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Lyons v. Federal National Mortgage Association

United States District Court, D. Massachusetts

May 1, 2019

LEONARD LYONS, Plaintiff,
v.
FEDERAL NATIONAL MORTGAGE ASSOCIATION and DITECH FINANCIAL LLC, Defendants.

          MEMORANDUM AND ORDER ON PLAINTIFF'S MOTION FOR RECONSIDERATION

          ALLISON D. BURROUGHS, U.S. DISTRICT JUDGE

         Leonard Lyons (“Plaintiff”) brought suit against Ditech Financial LLC (“Ditech”), the servicer of his mortgage, and Federal National Mortgage Association (“Fannie Mae”), the holder of his mortgage, (collectively, “Defendants”) seeking a declaratory judgment and monetary damages from Ditech's servicing of his mortgage loan. [ECF No. 26 (“Amended Complaint” or “Am. Compl.”)]. The Amended Complaint alleges five counts: a claim under “Consumer Protection Law” against Defendants (Count I); a claim under the Real Estate Settlement Procedures Act, 12 U.S.C. § 2605 (“RESPA”) against Ditech (Count II); a declaratory judgment that Defendants have not strictly complied with Plaintiff's mortgage terms (Count III); a claim for breach of contract against Defendants (Count IV); and, a claim for breach of the covenant of good faith and fair dealing against Defendants (Count V). [Id. ¶¶ 21-51]. Defendants moved to dismiss Counts I and II, [ECF No. 29], and this Court dismissed both Counts as against Fannie Mae on March 5, 2019, [1] [ECF No. 39]. Presently before the Court is Plaintiff's Motion for Reconsideration of the March 15, 2019 Memorandum and Order on Motion to Dismiss or Alternatively Leave to Amend Complaint (“Motion for Reconsideration”). [ECF No. 41]. For the reasons set forth below, Plaintiff's Motion for Reconsideration [ECF No. 41] is DENIED.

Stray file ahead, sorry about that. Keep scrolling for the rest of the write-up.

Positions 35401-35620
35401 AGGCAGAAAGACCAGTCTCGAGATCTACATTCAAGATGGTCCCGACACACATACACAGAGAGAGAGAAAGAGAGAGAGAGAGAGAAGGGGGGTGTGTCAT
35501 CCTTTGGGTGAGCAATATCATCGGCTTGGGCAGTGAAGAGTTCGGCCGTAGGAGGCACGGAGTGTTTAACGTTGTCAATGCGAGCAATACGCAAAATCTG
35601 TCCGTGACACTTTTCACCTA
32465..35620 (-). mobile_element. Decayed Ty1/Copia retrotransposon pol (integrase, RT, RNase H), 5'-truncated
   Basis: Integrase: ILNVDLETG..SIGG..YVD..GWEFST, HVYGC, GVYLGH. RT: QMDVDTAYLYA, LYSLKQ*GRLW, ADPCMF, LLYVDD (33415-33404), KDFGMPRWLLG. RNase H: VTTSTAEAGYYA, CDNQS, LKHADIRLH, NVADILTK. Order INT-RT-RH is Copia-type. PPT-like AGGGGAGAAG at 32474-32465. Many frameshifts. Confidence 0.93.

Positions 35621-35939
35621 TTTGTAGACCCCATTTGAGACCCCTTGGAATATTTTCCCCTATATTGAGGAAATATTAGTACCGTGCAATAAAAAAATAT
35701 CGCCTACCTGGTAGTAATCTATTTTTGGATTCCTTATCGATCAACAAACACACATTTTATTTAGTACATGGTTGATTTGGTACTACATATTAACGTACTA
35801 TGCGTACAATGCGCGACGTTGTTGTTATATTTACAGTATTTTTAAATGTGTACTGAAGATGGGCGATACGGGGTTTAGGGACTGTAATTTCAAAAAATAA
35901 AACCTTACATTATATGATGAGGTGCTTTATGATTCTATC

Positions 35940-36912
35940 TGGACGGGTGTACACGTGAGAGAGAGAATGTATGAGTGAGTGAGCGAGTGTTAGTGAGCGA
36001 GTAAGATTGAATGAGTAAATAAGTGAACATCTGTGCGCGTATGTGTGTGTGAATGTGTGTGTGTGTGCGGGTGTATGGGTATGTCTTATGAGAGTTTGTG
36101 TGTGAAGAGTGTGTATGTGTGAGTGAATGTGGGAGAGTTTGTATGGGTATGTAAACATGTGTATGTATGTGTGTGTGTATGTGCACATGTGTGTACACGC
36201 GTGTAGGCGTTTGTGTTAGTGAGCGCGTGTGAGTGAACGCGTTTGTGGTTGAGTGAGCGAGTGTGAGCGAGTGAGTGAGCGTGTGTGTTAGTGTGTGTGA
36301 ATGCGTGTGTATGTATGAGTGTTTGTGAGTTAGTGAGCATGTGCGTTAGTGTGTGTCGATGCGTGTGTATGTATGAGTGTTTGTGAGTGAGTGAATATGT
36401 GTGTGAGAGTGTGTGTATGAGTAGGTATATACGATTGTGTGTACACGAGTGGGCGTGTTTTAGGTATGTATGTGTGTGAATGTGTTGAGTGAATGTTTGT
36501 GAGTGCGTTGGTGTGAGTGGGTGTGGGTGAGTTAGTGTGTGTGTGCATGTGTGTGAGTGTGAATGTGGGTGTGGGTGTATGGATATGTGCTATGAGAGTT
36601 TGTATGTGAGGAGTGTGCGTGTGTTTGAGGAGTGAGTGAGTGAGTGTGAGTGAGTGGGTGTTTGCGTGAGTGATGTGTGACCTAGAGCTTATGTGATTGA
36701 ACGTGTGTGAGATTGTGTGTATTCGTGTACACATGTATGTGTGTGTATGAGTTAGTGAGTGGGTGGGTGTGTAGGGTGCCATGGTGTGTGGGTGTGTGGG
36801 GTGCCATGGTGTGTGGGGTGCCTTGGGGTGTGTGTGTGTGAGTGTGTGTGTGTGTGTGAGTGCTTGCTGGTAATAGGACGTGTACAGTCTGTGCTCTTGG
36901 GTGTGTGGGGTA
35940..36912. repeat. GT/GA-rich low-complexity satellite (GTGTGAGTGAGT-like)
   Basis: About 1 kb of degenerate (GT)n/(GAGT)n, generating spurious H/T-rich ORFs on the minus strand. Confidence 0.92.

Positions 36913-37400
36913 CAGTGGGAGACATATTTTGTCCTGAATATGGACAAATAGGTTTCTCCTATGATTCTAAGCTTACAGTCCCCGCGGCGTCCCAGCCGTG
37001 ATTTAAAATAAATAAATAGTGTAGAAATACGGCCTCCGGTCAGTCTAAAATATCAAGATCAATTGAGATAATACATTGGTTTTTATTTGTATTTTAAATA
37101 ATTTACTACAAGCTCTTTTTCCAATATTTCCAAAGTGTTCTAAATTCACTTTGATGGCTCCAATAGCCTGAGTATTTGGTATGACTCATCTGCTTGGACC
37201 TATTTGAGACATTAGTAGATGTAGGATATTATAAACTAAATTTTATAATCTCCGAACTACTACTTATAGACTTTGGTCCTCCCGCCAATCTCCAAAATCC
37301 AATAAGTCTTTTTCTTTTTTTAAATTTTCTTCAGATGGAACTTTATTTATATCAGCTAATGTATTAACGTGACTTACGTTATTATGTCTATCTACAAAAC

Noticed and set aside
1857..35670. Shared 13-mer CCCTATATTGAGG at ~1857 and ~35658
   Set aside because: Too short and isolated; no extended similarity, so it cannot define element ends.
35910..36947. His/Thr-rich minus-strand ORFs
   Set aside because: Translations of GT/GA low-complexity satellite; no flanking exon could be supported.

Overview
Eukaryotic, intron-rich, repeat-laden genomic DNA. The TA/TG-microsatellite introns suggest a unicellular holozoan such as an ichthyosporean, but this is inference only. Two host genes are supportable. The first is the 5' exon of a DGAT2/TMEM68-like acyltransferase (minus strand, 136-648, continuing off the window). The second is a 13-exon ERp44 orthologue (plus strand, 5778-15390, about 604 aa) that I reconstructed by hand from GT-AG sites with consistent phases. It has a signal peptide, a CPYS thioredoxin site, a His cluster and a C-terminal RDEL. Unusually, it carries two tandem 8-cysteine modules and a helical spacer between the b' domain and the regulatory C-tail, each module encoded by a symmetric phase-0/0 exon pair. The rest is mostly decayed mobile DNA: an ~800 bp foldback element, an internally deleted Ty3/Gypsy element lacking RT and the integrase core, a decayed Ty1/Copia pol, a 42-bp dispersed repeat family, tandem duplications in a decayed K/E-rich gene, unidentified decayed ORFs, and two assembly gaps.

I. BACKGROUND

         A. Factual Background

         The following facts are drawn from the Amended Complaint and documents appended thereto.[2] Plaintiff owns a home in Braintree, MA, and in 2007, he executed a promissory note, secured by a mortgage on his residence.[3] [Am. Compl. ¶ 7; ECF No. 26-1]. Plaintiff alleges that Fannie Mae is the current holder of his mortgage loan and that Ditech is its current servicer. [Am. Compl. ¶¶ 8-9].